Drivers are surprisingly chill about restaurant patios taking up parking spaces

Jacob Dean
·2 mins read
An example of outdoor dining space within a converted parking lot, Half Moon Bay, California (August 2020)
An example of outdoor dining space within a converted parking lot, Half Moon Bay, California (August 2020)

As restaurants have transitioned to outdoor service in response to COVID-19, one of the biggest logistical challenges has been setting up patio dining space. While this may not be such a big deal in towns or cities with wide sidewalks or lower density, in larger cities it’s been a significant adjustment, with restaurateurs securing as much sidewalk space as they can and expanding into street parking spaces. But, amazingly enough, drivers seem to be pretty chill about the decreased number of parking spaces.

As reported by NPR, in Philadelphia, a city where street parking is already at a premium at the best of times, more than 400 restaurants are participating in a city program that allows them to use parking spaces as patio extensions, and the expected onslaught of complaints hasn’t yet materialized. As written by NPR:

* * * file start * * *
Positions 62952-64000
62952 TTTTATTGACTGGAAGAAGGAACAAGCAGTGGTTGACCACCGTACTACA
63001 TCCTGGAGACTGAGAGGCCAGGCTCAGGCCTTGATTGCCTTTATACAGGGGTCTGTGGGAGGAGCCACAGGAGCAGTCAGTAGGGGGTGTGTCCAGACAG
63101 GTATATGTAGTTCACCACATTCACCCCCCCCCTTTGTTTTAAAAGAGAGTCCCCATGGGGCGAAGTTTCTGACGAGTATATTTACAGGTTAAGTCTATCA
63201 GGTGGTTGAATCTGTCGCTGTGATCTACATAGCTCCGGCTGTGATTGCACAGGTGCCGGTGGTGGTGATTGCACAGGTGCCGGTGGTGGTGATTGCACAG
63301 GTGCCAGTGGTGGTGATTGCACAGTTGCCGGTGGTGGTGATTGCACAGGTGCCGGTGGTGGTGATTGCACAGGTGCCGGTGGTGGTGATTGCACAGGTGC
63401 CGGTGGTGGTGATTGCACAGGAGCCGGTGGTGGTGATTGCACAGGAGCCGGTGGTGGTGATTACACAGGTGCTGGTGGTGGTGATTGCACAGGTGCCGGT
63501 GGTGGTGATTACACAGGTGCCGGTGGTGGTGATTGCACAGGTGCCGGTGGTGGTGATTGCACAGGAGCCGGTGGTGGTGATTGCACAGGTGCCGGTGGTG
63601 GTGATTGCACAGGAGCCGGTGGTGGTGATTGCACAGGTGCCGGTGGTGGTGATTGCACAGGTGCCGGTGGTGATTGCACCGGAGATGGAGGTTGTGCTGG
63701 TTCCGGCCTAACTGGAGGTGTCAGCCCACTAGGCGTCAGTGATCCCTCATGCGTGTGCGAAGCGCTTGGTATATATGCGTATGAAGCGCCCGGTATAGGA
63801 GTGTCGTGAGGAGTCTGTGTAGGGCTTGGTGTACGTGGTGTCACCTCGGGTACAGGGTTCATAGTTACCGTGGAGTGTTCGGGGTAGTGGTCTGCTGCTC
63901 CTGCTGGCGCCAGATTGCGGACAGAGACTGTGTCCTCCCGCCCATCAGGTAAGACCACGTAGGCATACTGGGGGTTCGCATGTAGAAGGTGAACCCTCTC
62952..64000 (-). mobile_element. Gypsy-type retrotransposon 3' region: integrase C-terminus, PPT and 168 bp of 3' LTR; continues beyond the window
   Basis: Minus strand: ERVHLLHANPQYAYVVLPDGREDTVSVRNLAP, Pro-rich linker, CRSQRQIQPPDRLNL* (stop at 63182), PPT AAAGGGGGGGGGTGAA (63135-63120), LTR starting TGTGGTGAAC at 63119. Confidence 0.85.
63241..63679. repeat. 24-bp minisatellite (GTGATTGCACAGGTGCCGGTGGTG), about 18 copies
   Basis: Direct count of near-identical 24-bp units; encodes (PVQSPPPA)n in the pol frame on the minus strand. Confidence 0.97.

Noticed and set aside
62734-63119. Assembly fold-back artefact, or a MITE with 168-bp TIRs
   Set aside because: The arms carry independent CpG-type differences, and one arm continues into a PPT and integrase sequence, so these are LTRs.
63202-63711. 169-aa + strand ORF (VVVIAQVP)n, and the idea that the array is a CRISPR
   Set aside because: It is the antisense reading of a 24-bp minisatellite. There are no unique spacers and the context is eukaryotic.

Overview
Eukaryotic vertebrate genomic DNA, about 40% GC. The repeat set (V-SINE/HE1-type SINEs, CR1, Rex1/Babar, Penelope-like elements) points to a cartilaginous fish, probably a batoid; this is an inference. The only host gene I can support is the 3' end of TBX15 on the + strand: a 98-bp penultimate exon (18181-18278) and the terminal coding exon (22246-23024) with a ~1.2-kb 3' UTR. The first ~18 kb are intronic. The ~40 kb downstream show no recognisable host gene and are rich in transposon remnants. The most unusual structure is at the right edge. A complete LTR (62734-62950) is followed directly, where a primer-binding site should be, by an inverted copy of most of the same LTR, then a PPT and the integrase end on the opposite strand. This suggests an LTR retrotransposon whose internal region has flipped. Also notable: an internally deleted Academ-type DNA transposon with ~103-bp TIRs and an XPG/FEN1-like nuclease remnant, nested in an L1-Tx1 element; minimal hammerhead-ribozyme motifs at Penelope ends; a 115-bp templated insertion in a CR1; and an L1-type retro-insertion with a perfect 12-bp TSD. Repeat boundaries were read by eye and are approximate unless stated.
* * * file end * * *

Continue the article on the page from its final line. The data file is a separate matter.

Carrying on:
“Just ask Randy Rucker, the chef and owner of River Twice on East Passyunk Ave. The restaurant placed tables in the street where as many as four cars used to squeeze in, in a neighborhood where every parking spot is prized.

Rucker was ready to deal with the backlash. But to his surprise, there was none.

“No one’s knocking on my door cussing at me,” Rucker said. “It’s been a positive experience so far, believe it or not.”

There may be a few reasons behind the lack of complaints. For starters, “according to mapping company TomTom, Philadelphia’s streets are about half as congested as they were pre-pandemic.” But also, encouragingly, it’s being theorized that drivers realize this outdoor patio space is an existential need for restaurants, which is helping to temper whatever frustration they might feel as they search in vain for parking.

While NPR’s story only examines Philadelphia, it’s worth noting that the need for outdoor seating is even more extreme in more densely populated cities like New York. According to the NYC “Open Restaurants” database, there are over 10,000 restaurants currently in operation, but only around 5,400 are making use of either street seating, sidewalk seating, or a combination of the two. Given that outdoor seating is a factor that can make or break a restaurant’s ability to stay open, it’s safe to say that we can expect outdoor seating numbers to expand in the coming months, taking away additional parking spaces during a time when the comforts of a warm, dry, socially distanced car might seem particularly compelling. Hopefully as the months wear on drivers will remain calm, and restaurants will be able to eke out as much space as they can.